Half the field complained of severe understeer, with many teams switching to used “red” tires to compensate. That tells us a lot of things.
First, these tires aren't wearing out. I can tell you from experience that racing tires generally last much longer than fans think. Tire changes are as much about advertising and selling tires to race teams as they are gaining speed on the track.
Secondly, scrubbed reds are better than fresh blacks. Otherwise teams wouldn't be switching back to them halfway through the race.
And thirdly, using stickier tires to compensate for a car that won't dial in means that the DW12 must push like a freaking snow plow. That's the oldest and most desperate trick in the book. It basically means that the crew has given up on actually making the chassis work and is instead simply trying any band-aid they can find to fake their way through the rest of the race.
Many of the teams that didn't switch back to reds were using more front wing to pin the nose down in the corners. That's just as bad. They're using aerodynamic downforce to compensate for a chassis that won't work. And when the polesitter and winner of the first race (Helio Castroneves) is doing it, you know it's an issue.
On the bright side, this may be the best thing that could happen. It makes the cars more difficult to drive and the race more unpredictable. The DW12 snaps into an oversteer on corner exit. That makes them fun to watch and puts more of the outcome in the hands of the driver. You can visibly watch the cars slide all over the track. That's good for the series. Really good.
The quick times being set by the DW12 on road courses are not simply because the new chassis is superior; it's also because nearly everyone in the field is now braking with their left foot. This is because the new car has a hand-clutch attached to the steering wheel rather than a traditional foot-operated clutch, freeing up the driver's feet and eliminating the age-old issue of having two feet to operate three pedals simultaneously.
I experimented with left-foot braking years ago in Atlantics and Formula Fords... partly because I was looking for better lap times and partly because I've never been the best heel-and-toe driver (I actually heel-and-toe backwards, believe it or not).
Left foot braking allowed me to stay on the throttle for nearly a tenth of second longer in every corner. On a 15-turn course, that can knock nearly 1.5 second off your lap times. That's a mighty big difference in speed. Since learning that, I've braked with both feet in various corners on every track. If the corner requires a gear change, I'll heel-and-toe. If not, I brake left-footed. Yeah, I'm weird.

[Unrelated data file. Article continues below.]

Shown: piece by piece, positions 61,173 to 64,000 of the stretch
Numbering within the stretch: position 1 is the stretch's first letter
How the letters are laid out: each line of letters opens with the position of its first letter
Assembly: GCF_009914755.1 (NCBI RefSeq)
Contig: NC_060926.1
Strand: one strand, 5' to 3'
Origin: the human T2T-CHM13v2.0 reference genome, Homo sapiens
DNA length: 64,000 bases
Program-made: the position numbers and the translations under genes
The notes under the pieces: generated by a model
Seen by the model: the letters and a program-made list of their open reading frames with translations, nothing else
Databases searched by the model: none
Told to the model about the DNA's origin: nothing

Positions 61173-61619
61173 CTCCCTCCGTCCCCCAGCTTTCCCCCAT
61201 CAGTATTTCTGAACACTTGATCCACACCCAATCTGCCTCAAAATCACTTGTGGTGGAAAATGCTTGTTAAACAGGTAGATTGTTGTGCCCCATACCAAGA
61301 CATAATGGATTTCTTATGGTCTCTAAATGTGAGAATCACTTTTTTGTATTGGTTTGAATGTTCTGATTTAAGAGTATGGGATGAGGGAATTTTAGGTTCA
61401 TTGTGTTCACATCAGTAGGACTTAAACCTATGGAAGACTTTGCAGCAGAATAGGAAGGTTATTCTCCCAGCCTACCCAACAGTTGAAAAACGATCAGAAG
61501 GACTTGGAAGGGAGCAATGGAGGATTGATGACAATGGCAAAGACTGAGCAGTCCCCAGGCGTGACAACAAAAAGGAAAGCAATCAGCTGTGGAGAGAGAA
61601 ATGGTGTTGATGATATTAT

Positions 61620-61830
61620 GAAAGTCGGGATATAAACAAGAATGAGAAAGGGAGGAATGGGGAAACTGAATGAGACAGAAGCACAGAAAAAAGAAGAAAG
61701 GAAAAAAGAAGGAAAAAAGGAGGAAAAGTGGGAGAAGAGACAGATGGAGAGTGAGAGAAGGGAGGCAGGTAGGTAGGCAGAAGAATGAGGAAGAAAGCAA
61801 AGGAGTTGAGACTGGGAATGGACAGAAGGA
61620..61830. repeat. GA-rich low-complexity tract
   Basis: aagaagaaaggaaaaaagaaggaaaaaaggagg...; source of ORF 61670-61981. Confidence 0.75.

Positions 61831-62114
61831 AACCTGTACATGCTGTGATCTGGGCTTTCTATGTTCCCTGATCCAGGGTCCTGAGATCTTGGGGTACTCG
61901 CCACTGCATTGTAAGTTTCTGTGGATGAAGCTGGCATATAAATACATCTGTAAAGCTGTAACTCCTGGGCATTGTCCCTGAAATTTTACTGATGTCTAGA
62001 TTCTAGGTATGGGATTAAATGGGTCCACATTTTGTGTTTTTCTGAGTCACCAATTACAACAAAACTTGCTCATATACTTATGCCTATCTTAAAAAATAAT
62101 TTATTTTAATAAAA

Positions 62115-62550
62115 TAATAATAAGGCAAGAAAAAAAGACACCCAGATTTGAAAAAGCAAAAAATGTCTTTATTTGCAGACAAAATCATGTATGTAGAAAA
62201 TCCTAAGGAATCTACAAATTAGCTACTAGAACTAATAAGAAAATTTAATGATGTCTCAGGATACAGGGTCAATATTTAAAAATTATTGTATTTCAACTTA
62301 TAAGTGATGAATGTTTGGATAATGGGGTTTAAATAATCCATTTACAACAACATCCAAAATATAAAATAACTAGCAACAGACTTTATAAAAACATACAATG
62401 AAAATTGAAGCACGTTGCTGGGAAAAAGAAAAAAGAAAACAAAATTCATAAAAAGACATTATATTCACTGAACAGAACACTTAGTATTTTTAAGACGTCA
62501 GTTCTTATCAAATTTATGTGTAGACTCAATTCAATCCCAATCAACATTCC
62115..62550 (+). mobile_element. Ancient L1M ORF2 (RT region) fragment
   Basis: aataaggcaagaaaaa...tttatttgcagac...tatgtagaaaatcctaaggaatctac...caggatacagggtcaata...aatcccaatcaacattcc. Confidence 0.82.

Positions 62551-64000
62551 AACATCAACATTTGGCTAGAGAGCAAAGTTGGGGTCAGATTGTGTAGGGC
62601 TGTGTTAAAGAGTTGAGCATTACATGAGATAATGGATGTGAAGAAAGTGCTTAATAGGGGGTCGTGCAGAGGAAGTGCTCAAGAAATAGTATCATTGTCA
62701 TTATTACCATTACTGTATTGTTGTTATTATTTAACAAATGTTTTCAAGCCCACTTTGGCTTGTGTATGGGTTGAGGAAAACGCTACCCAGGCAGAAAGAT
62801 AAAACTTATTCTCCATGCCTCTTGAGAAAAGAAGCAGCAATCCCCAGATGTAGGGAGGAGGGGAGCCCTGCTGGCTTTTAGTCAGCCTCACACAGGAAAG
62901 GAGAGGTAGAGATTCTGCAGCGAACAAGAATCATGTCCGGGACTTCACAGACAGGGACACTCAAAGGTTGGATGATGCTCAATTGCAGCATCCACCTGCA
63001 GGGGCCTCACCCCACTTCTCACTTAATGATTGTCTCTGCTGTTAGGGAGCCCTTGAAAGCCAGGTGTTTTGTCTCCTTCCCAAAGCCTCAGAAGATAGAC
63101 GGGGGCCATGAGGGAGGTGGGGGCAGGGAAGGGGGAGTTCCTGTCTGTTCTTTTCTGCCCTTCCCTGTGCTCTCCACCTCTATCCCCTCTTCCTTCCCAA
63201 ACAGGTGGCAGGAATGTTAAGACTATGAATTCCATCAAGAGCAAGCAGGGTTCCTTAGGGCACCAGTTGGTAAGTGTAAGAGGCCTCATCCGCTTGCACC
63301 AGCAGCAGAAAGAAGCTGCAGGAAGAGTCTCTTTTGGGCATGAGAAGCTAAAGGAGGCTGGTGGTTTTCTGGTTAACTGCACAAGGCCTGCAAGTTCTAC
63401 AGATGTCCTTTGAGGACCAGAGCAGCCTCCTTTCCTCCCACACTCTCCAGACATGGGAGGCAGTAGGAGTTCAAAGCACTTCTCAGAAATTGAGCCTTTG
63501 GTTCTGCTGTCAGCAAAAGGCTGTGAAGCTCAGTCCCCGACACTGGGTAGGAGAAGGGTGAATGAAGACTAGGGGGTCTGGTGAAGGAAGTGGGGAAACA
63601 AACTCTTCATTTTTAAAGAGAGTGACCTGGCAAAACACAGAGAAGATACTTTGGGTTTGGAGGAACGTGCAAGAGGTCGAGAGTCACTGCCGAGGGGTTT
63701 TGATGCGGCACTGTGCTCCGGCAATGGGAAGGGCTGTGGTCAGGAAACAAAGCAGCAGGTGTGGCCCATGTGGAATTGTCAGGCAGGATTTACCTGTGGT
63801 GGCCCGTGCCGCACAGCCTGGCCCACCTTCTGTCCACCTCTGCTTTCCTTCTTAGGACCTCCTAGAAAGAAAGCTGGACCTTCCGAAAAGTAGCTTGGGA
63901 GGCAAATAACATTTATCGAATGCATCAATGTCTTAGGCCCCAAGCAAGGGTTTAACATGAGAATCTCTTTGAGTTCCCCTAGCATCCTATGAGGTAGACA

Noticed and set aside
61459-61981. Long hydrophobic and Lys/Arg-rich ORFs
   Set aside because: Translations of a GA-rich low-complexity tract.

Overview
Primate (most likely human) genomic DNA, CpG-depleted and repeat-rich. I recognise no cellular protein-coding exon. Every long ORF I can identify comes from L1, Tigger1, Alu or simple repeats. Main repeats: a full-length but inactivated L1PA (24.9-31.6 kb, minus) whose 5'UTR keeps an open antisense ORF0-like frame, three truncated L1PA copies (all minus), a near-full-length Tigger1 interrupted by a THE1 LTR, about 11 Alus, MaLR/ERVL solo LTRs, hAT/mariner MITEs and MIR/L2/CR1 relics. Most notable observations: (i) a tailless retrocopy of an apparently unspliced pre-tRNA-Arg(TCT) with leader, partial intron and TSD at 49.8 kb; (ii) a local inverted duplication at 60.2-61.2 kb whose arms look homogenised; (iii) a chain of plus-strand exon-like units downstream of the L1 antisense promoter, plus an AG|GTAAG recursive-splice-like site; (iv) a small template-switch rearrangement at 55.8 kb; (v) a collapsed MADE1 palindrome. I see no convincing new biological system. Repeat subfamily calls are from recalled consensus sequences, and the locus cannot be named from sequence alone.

So keep that in mind when Indycar is advertising the DW12's record lap times. The hand clutch goes a long way toward making those hot laps possible.
Here are some other random thoughts while wondering just how awesome this year's Indy 500 will really be...
- I'm a fan of this broadcast crew, and Bob Jenkins in particular. Jenkins is one of the best in the business. He is easy to listen to, informative, and keeps the broadcast on course.
- Mike Conway may be good enough to make A. J. Foyt Racing relevant again.
- J. R. Hildebrand needed an injection for pain in his upper vertebrae just before the race. Show me someone who says that racing drivers aren't athletes and I'll show you a couch potato who's never driven a car in anger.
- Indycar's top man, Randy Bernard, says he wants to create more “passing zones” at Barber. News flash: the whole track is a passing zone. Get the cars right and the track will take care of itself.
- Motorsports journalist Robin Miller is a cool guy and a great writer, but he should avoid criticizing ESPN's on-air talent as he did on SPEED tonight. Robin had a tough moment of his own and dropped the ball badly during today's Barber race, but I don't see anyone calling him out on it. Hey, we all do it from time to time. And a lot of folks still haven't forgiven him for his vicious attacks on Jack Miller in the IRL days. Let it go, Robin.
- After retiring with engine problems, Alex Tagliani was desperately looking for ways to avoid saying “My Lotus went off like a hand grenade.” Lotus stablemate Katherine Legge was so slow that she spun after picking up debris on her tires from driving off-line while being passed. I feel bad for Katherine. Anyone who watched her in Champ Car knows she can drive and the mess she's in now is not of her own making. She had no testing because the team had no engines available in the preseason. Lotus now has 4 remaining engines to service their 5 teams. But I still believe they're up to the task. Don't give up on them. Hang in there, guys.
- Super Studs of the Day: Marco Andretti, Oriol Servia and Sebastian Bourdais. Servia went from dead last to 13th while Bourdais started 17th and finished 9th. That was real, measurable progress for Lotus. Marco drove like a guy whose last name is “Andretti.”
- Rumor has it Indycar may no longer automatically close pit road when a caution comes out. Thank goodness someone is finally doing away with the dumbest rule in auto racing. Note to Indycar: The pits belong to the teams. They aren't yours to close.
- Here's hoping the federal prosecutors and IRS agents who tried to destroy Helio's career a couple years ago will get what is coming to them in this life or the next. No, we still haven't forgotten. Robbing people and then calling it “the law” doesn't make it right.
- Barber Motorsports Park is really beautiful. A few more trees and another hill and you've got a North American version of Spa-Francorchamps. Kudos to the builders and grounds keepers.
- Watching Rubens Barrichello, Marco Andretti and Sebastian Bourdais duke it out in the final ten laps was worth the price of admission. Top that, NASCAR.
Co-host, Mecum Auto Auctions on Velocity
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